And what does it feel to fight on the undercard of Bernard Hopkins, a fighter just like you who was middleweight champion for many years? 
  
P. Quillin         

It’s very legendary, man.  Bernard Hopkins I’ve just been a big fan of his.  Even when he fought my favorite fighter Felix Trinidad and he beat him the way he did I was like you can’t get mad at something like that when a guy puts out greatness like that.  So just being part of this whole card is just like magical and I’m very blessed to be a part of this card because I’m going to learn so much about myself through this card, and I think to go to the sky you’ve got to be able to be part of certain situations and certain opportunities where guys have been in the same place where I’m at now.  Bernard has been there and done that and I think I’ve learned so much from him from when he speaks to me and gives me knowledge, and this is just a great card to be part of and I’m glad to be part of it. 
  
Q         
Do you feel coming in to this fight you have to be a little less aggressive for the judges since you were on the short end of their scorecard against Love? 
  
G. Rosado       

I’m not going to-the truth is, unfortunately, boxing is like that.  You saw with the fight with Chavez and Guerrero.  I am the underdog going in to this fight, and I understand that.  When I signed the contract I knew what I was getting myself in to so I know that I have to approach this fight a lot differently.  I’m not the favorite.  I’m the underdog so I definitely have to win every round.  I can’t give up rounds in this fight.  I have to fight hard at a big pace to be victorious.  If it goes all 12 I have to make sure that I get the decision.  I have to really put a lot of effort in to this fight, and I’m confident about that.  No disrespect to "Kid" but this fight isn’t going to go 12 rounds because I’m training for a knockout.  I’m really not tripping off of the judges whatever is going to happen because it isn’t going to go to the scorecards.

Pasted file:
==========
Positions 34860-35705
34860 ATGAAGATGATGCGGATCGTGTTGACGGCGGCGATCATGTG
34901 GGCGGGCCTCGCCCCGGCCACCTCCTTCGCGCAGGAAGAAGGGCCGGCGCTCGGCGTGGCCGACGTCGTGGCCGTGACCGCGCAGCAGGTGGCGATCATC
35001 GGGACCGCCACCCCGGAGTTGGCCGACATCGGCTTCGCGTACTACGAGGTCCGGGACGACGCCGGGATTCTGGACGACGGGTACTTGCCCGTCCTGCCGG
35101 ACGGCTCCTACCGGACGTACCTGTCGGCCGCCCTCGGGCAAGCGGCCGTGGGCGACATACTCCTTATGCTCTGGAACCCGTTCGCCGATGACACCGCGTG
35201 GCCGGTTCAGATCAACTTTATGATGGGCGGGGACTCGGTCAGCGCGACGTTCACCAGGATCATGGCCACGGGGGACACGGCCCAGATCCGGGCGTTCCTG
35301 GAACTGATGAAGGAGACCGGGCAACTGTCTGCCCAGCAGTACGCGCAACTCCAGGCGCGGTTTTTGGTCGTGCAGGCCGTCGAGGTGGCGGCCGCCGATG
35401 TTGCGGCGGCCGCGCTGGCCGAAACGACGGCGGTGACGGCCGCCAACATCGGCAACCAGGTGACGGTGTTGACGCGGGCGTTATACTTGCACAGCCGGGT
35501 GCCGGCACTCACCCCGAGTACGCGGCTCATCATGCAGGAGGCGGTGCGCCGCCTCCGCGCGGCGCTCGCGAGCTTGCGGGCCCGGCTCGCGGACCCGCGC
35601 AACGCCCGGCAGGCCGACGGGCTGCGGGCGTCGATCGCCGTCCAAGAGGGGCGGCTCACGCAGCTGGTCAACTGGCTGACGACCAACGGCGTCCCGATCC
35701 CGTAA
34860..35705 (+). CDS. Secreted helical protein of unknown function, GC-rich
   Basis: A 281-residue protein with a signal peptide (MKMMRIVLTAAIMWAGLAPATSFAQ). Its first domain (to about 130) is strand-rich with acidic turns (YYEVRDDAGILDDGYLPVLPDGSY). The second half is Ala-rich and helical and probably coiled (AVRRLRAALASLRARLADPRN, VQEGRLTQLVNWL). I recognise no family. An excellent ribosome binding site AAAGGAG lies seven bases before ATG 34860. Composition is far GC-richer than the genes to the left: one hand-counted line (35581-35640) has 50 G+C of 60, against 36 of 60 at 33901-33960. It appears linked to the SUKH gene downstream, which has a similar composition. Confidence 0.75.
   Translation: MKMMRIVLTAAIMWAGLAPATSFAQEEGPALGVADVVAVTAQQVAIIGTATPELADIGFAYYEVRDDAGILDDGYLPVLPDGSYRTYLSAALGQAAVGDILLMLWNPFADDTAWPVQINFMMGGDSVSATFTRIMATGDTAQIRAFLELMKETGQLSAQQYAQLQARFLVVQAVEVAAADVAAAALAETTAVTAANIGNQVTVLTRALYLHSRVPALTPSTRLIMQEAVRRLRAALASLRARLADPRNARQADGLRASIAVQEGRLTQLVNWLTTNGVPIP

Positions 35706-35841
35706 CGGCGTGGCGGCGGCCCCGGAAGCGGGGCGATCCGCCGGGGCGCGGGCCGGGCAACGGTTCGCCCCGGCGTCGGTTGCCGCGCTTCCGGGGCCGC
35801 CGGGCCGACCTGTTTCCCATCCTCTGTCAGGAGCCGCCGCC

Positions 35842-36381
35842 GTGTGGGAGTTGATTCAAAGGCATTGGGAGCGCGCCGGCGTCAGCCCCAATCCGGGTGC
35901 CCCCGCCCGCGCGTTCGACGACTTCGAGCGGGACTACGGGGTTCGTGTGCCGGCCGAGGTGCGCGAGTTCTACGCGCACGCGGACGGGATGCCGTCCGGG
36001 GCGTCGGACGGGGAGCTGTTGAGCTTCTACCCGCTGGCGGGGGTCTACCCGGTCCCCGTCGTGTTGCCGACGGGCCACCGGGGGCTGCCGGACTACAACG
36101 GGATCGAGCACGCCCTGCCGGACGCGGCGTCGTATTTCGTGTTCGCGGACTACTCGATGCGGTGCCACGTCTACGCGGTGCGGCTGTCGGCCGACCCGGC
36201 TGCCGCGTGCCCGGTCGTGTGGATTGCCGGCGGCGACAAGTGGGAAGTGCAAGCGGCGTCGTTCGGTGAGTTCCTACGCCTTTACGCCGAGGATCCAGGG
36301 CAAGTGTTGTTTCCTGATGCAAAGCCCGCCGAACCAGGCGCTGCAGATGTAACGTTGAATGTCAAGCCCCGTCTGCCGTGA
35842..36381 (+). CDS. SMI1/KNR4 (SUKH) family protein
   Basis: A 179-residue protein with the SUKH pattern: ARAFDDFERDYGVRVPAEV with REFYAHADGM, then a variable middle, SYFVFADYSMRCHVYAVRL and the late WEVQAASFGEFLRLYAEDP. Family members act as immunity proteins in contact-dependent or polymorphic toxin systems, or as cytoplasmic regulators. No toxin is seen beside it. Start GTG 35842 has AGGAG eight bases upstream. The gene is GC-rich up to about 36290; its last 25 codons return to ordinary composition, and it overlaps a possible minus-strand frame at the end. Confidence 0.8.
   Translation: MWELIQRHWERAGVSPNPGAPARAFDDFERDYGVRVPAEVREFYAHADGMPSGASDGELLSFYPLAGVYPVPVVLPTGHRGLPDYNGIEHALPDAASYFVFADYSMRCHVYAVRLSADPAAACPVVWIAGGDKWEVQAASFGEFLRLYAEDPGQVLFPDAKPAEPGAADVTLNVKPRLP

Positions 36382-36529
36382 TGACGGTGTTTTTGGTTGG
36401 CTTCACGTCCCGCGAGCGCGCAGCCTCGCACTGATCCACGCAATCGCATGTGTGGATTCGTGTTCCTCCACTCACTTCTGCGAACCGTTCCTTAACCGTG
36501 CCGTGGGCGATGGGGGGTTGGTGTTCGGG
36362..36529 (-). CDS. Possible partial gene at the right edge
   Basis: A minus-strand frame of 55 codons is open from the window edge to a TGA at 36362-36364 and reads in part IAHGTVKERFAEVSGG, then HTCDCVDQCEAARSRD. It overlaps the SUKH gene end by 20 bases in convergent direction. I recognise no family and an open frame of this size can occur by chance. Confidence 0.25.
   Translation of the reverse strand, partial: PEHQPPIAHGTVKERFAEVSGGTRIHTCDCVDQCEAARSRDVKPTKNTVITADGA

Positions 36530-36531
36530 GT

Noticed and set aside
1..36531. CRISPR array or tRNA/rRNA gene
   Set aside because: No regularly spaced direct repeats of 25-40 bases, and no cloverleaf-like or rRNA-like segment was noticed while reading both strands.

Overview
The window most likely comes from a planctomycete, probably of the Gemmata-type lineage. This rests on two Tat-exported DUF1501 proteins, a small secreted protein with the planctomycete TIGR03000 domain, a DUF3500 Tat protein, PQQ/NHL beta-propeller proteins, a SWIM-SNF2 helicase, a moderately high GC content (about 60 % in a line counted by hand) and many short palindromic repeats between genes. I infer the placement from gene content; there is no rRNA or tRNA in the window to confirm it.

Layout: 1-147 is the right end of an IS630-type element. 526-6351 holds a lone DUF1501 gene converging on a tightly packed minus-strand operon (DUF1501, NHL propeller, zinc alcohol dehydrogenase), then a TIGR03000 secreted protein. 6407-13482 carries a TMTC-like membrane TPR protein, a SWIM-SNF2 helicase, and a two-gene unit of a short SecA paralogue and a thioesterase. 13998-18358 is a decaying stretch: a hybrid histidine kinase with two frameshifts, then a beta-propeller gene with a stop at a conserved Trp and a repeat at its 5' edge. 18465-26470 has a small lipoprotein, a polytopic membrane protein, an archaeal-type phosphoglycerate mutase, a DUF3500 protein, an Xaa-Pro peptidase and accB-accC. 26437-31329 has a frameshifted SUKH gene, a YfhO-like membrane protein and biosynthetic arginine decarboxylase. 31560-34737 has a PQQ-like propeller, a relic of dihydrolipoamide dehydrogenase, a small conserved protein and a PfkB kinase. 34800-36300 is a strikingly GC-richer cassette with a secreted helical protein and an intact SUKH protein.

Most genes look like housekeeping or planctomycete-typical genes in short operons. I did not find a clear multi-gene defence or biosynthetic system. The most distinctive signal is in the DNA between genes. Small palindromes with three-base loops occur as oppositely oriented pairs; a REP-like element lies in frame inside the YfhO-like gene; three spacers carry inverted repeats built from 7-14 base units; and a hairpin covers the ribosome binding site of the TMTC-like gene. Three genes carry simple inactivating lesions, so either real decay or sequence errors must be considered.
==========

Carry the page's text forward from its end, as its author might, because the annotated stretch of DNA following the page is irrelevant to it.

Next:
Q         
All right.  Knowing that in Peter’s last two fights he had ten total knockouts does that put any-I don’t want to say fear but any thought in your training process because I know you are an aggressive fighter?  Does that change your mentality towards how you approach him? 
  
G. Rosado       
No not really.  He’s a big puncher and I’m a good puncher as well.  I’m saying in 2012 all my wins were by knockout.  I went up and I fought GGG.  Unfortunately I didn’t win that fight but I fought J’Leon Love.  I put him down in the 6th round as well so I’ve got power too.  This is not a fight where it’s just "Kid" that’s tracking.  We’re both tracking.  He has to respect my power just like I’ve got to respect his. 
  
Q         
Thanks.  One more for Peter.  Peter, quick question, with you being able to have a lot of knock downs in the last two fights and the fact that Rosado came in with GGG widely considered the best pound-for-pound puncher in the class power wise and basically Rosado was able to walk him down.  Did that put any thought in to your training process as far as the way you plan on approaching the fight? 
  
P. Quillin         

No because I’m not GGG.  I’m a whole totally different cut breed, man.  Like I am raw.  I’m like straight off the Columbian boats.  I’m that raw.  When it comes to comparing myself I’m not matching anybody else’s performance and Gabe was fighting a totally different guy.  He says the fight is going to a knockout and he’s not going to the scorecard I really, honestly see that but I don’t believe it’s going to be me that’s going to be the one that’s taking defeat, knocked out.  I just know that I’ve just been training very, very hard for this fight.  I know what I’m able to do.  I’m not comparing my performance to anybody.  I’m not trying to match my performance.  I’m going to do "Kid Chocolate" that’s all I know how to do, and with my last three fights people count for that too but they don’t count the last three where it’s been 11 knock downs.  Everyone I touch they have a different approach, and once I touch them it’s not the same, and I’m praying for Gabe that’s he’s able to go up there and put his best foot forward because that’s all he can do, and when that’s not enough he’s just going to have to shake hands and going to have to accept defeat because that’s what I’m going to deliver. 
  
K. Swanson     
Okay.  That wraps it up, everybody.  Thank you for joining us, and we will be sending out some more information on this fight including some activities for next week.  You guys, thanks so much, Pete, Gabe, and we will see you very shortly, October 26 so keep training hard.  We look forward to watching the fight. 
  
P. Quillin          
Good luck, Gabe.  I’ll see you in October. 
  
G. Rosado       
Stay healthy all right. 
  
K. Swanson      
Bye, everybody. 
  
END OF CALL